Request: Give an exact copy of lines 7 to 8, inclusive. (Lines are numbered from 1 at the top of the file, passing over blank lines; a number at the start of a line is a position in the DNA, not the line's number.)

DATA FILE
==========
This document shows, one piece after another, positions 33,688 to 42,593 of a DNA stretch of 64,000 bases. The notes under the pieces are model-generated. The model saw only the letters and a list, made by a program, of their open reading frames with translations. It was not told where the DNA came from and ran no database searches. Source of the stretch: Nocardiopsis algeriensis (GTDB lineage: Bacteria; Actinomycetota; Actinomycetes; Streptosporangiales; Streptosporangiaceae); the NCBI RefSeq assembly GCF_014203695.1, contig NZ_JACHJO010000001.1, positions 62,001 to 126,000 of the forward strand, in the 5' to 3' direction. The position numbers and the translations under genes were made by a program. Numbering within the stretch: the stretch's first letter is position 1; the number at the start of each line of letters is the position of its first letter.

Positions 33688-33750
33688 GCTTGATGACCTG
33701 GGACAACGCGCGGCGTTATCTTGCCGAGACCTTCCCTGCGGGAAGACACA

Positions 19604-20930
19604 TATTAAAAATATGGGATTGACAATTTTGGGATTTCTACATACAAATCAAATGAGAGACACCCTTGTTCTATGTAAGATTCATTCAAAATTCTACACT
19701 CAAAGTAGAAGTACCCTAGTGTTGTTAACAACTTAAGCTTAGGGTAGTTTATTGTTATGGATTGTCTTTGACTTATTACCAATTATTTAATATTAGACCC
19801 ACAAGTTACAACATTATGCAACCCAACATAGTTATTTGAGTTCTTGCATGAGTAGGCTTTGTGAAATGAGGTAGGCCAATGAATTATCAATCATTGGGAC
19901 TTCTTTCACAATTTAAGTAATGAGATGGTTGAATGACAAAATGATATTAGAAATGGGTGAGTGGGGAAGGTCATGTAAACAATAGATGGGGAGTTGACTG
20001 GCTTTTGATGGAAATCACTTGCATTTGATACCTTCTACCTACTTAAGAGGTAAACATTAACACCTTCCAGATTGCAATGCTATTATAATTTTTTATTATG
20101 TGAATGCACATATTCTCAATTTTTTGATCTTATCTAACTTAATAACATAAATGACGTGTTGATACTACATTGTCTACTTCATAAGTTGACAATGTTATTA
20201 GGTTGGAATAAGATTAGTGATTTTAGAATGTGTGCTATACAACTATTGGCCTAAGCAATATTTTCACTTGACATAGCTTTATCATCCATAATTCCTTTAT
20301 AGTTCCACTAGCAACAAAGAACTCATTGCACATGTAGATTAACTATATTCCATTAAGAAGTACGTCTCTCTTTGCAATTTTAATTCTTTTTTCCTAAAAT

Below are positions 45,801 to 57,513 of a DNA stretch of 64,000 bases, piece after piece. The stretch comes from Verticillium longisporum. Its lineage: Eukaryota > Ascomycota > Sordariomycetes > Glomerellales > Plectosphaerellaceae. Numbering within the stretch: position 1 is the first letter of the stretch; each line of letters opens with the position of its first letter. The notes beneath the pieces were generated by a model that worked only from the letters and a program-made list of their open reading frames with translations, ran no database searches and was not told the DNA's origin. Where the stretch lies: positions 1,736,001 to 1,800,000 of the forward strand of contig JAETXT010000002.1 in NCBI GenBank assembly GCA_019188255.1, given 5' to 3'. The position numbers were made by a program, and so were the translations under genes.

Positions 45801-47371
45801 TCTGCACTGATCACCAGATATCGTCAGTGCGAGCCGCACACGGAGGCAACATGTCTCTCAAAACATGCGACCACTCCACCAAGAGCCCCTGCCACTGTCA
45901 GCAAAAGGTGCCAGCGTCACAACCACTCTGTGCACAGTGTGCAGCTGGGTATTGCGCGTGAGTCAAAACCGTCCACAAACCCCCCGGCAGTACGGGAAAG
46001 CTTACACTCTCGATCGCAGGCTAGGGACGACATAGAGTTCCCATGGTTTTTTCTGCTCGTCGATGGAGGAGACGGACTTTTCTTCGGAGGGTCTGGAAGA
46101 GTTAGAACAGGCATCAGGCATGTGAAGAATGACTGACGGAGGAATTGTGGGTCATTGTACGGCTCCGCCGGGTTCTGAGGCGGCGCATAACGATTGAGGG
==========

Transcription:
19701 CAAAGTAGAAGTACCCTAGTGTTGTTAACAACTTAAGCTTAGGGTAGTTTATTGTTATGGATTGTCTTTGACTTATTACCAATTATTTAATATTAGACCC
19801 ACAAGTTACAACATTATGCAACCCAACATAGTTATTTGAGTTCTTGCATGAGTAGGCTTTGTGAAATGAGGTAGGCCAATGAATTATCAATCATTGGGAC